Subsistence and Commercial Activities. Agriculture, Primarily grain farming, and animal husbandry are the most important activities in the Pathan economy. The practice of agriculture is largely limited by the rough terrain and arid climate to river valleys; elsewhere, it depends on the scant rainfall. The most important crop is wheat, followed by barley and maize. Cultivation is done primarily by hand or with animals, though, where possible, mechanization is taking place. Traditional irrigation techniques such as kareezes, a series of wells connected by an underground tunnel, are in many cases being replaced by tube wells. Other important agricultural products are fresh and dried orchard fruits, nuts, vegetables, opium, and hashish. In addition to raising stock, nomads as well as some farmers engage in trade and moneylending. The Presence of the border dividing Pathan territory into two Countries also makes smuggling a lucrative pursuit. Domesticated animals include both fat-tailed and short-tailed sheep, goats, cattle, water buffalo, chickens, camels, donkeys, and horses.
Industrial Arts. Many industrial activities such as carpentry, bricklaying, and shoemaking are done by part-time Pashtun specialists who also farm. However, in many areas non-Pathan occupational groups carry out these activities, as well as others such as weaving, blacksmithing, and goldsmithing. An exception is the manufacture of guns; in certain areas, notably Darra Adam Khel south of Peshawar, Pathans produce guns in small factories.
Trade. Villages in Pathan areas have until recently been largely self-sufficient. Traditionally trade and even farming were activities looked down upon by Pathans who saw raiding, smuggling, and politics as honorable pursuits. In areas where such attitudes persist, trade is carried out by non-Pathan (frequently Hindu) shopkeepers and peddlers or through barter with nomads. Despite these traditions, in large towns and urban areas Pathans have earned reputations as successful traders and businessmen.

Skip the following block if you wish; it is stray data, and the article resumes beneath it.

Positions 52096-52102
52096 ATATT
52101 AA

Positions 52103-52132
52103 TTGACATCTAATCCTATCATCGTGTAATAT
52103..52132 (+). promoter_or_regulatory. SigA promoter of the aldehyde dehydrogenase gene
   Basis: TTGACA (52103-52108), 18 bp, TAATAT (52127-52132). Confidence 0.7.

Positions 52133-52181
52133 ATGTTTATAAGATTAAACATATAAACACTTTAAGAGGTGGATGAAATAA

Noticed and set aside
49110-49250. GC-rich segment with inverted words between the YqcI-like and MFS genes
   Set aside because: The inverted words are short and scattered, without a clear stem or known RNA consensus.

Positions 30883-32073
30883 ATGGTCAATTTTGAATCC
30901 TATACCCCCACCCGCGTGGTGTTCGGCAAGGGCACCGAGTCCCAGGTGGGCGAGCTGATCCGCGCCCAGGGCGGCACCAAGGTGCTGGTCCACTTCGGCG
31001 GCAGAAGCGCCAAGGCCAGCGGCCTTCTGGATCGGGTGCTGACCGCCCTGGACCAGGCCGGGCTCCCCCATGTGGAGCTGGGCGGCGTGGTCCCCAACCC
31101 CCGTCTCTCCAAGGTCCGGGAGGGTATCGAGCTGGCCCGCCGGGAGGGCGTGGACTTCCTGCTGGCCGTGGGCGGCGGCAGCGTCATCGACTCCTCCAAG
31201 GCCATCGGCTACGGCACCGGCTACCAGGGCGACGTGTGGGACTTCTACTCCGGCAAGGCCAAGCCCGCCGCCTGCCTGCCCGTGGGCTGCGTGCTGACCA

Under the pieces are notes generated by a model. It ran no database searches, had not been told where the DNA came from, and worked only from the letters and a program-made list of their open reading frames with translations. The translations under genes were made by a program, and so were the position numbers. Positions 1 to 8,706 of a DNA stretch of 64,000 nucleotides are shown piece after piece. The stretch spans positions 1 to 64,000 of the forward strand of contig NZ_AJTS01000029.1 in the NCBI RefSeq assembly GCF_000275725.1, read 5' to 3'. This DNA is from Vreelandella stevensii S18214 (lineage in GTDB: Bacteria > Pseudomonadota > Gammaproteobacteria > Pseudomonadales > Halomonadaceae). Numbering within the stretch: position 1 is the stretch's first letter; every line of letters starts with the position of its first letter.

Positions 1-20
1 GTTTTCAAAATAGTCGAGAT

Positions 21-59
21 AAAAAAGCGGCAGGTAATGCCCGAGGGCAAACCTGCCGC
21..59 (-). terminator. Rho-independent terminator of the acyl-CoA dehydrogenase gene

Division of Labor. The strict observance of purdah results in a marked division of labor between the sexes. Although rural women may participate in the harvesting of crops, they remain primarily inside the compound where they are expected to do the traditional home tasks of rearing children, maintaining the house, cooking, etc. Indeed, purdah is frequently observed to such an extent that women are not allowed to go out in public to do the shopping; thus, the shopping is all done by men. Purdah is less strictly observed by nomadic groups.
Land Tenure. In the arid, low-yield regions the small landholdings are self-cultivated by the malik (petty chief or household elder) and his sons. In areas of greater productivity, where khans (village or tribal chiefs) own larger tracts, tenants do the work. Tenants receive about 20 percent of the product if they only supply labor and higher percentages if they supply implements or draft animals. Until early this Century in the Swat and Mardan valleys the equality of the Pathan clans was underlined by the custom of wesh by which they periodically redistributed land between themselves. This involved physically shifting households and belongings to other parts of the valleys. Excess population from Pathan areas has traditionally left the area to serve as mercenaries in the armies of India, to work as tenants on the lands of others or, more currently, to act as laborers or entrepreneurs in the cities of Pakistan or the Persian Gulf states.